As it is assigned to channel 0 and the control change number as '7',  the potentiometer will act as a volume control.

Note: To swap out the control change number, change the second parameter in sendCC(0, 7, value);

Step 8  Arduino sketch with 2 buttons and a potentiometer


              #include <midi_serialization.h>
#include <usbmidi.h>

void sendCC(uint8_t channel, uint8_t control, uint8_t value) {
  USBMIDI.write(0xB0 | (channel & 0xf));
  USBMIDI.write(control & 0x7f);
  USBMIDI.write(value & 0x7f);
}

void sendNote(uint8_t channel, uint8_t note, uint8_t velocity) {
  USBMIDI.write((velocity != 0 ? 0x90 : 0x80) | (channel & 0xf));
  USBMIDI.write(note & 0x7f);
  USBMIDI.write(velocity & 0x7f);
}

const int BUTTON_PIN_COUNT = 2;

// Change the order of the pins to change the ctrl or note order.
const int analogPin = A9;
const int buttonPins[BUTTON_PIN_COUNT] = { 6, 12 };

int ccValues = 1;
int buttonDown[BUTTON_PIN_COUNT];

int readCC(int pin) {
  // Convert from 10bit value to 7bit.
  return analogRead(pin) >> 3;
}

int isButtonDown(int pin) {
  return digitalRead(pin) == 0;
}

void setup() {
  // Initialize initial values.

  pinMode(analogPin, INPUT);
  ccValues = readCC(analogPin);


  for (int i = 0; i < BUTTON_PIN_COUNT; ++i) {
    pinMode(buttonPins[i], INPUT);
    digitalWrite(buttonPins[i], HIGH);
    buttonDown[i] = isButtonDown(buttonPins[i]);
  }
}

void loop() {
  //Handle USB communication
  USBMIDI.poll();

  while (USBMIDI.available()) {
    // We must read entire available data, so in case we receive incoming
    // MIDI data, the host wouldn't get stuck.
    u8 b = USBMIDI.read();
  }

  int value = readCC(analogPin);

  // Send CC message
  if (ccValues != value) {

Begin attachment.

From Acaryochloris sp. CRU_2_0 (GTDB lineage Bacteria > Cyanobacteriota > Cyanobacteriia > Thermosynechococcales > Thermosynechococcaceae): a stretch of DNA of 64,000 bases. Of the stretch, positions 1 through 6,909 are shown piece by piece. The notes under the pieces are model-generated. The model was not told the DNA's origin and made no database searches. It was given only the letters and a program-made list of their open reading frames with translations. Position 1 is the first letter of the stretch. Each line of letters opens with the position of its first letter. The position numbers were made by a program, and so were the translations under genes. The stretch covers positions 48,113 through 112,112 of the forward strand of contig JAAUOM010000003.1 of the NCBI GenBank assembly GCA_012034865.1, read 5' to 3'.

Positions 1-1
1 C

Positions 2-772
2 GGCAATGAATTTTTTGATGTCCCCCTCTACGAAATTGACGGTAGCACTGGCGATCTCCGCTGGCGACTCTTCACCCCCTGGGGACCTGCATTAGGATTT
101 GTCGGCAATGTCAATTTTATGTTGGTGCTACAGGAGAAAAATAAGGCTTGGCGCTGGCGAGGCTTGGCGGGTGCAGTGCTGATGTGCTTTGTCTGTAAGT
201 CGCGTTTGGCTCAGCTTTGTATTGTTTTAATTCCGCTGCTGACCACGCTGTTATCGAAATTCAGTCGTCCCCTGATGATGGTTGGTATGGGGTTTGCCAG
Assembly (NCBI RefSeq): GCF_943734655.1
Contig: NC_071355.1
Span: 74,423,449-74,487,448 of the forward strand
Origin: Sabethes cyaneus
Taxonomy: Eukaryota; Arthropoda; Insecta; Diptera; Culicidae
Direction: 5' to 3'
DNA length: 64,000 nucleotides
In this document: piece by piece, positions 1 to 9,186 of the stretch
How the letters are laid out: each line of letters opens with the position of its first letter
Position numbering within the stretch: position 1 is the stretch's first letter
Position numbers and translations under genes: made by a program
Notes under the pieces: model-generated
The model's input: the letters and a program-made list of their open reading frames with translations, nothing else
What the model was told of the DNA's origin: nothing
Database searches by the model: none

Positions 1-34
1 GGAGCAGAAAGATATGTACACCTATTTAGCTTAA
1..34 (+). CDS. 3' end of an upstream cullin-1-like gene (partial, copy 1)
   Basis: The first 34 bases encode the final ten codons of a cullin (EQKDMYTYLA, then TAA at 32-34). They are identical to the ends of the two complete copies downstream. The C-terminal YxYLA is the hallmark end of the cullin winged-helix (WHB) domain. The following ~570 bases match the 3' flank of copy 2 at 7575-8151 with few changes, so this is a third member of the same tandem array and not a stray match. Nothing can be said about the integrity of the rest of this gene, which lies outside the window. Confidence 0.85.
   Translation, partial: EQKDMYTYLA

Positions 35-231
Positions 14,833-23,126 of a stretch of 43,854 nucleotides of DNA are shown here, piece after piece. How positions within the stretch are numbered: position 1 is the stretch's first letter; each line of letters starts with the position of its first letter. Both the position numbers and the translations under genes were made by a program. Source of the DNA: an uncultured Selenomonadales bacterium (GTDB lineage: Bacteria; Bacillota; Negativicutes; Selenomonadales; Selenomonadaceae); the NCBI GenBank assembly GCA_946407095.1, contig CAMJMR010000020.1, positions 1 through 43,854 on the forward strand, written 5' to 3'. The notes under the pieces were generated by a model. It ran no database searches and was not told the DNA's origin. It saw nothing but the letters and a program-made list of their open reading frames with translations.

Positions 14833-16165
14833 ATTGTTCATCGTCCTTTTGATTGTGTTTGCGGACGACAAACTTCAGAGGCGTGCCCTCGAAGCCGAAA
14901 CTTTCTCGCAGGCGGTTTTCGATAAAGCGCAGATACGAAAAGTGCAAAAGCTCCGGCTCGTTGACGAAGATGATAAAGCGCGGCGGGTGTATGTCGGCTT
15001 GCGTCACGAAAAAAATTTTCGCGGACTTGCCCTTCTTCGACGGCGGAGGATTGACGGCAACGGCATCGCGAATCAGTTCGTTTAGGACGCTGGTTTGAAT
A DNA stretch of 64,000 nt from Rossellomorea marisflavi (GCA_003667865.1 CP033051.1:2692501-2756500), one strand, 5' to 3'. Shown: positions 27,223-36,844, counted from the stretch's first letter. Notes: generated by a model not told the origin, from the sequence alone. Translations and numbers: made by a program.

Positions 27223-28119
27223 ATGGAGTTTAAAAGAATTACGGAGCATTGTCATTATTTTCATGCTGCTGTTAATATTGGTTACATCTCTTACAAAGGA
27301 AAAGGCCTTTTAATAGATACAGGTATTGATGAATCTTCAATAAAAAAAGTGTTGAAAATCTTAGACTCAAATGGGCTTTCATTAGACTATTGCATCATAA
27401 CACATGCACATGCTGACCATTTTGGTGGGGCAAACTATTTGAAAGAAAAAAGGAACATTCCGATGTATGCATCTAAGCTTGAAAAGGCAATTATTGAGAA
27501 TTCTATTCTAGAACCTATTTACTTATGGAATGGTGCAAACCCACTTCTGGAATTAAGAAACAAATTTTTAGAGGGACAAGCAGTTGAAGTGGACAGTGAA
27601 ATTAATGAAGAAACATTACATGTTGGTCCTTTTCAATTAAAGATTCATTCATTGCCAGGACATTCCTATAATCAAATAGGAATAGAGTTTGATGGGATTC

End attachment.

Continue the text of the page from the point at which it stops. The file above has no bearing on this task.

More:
sendCC(0, 7, value);
    ccValues = value;
  }


  for (int i = 0; i < BUTTON_PIN_COUNT; ++i) {
    int down = isButtonDown(buttonPins[i]);

    if (down != buttonDown[i]) {
      sendNote(0, 64 + i, down ? 127 : 0);
      buttonDown[i] = down;
    }
  }

  // Flush the output.
  USBMIDI.flush();
}
            

Upload this sketch to the EagLED if you're using two pushbuttons and one potentiometer. 

The two buttons will control Note On/Off messages for notes 64 and 65. 

  • If you'd like to add more buttons to your set up to control more notes, simply change const INT button_pin_count = 2; to the number of buttons. 
  • Then add the pin it is connected to on the EagLED to int buttonPins[BUTTON_PIN_COUNT] = { 6, 12 }; 
  • Finally, to change the note it will play, alter the second parameter at sendNote(0, 64 + i, down ? 127 : 0);

The potentiometer will act as a continue controller/control change (CC) and its effects will vary depending on how the potentiometer is turned. 

  • Turning the potentiometer will result in values will ranging from 0 to 127. 
  • As it is assigned to channel 0 and the control change number as '7',  the potentiometer will act as a volume control.

Note: To swap out the control change number, change the second parameter in sendCC(0, 7, value);

Step 9  Test out the potentiometer

Now use the Viktor NV-1 Synth or a virtual instrument of your choice.

On the Viktor NV-1 Synth, by turning the potentiometer knob, the volume control will change.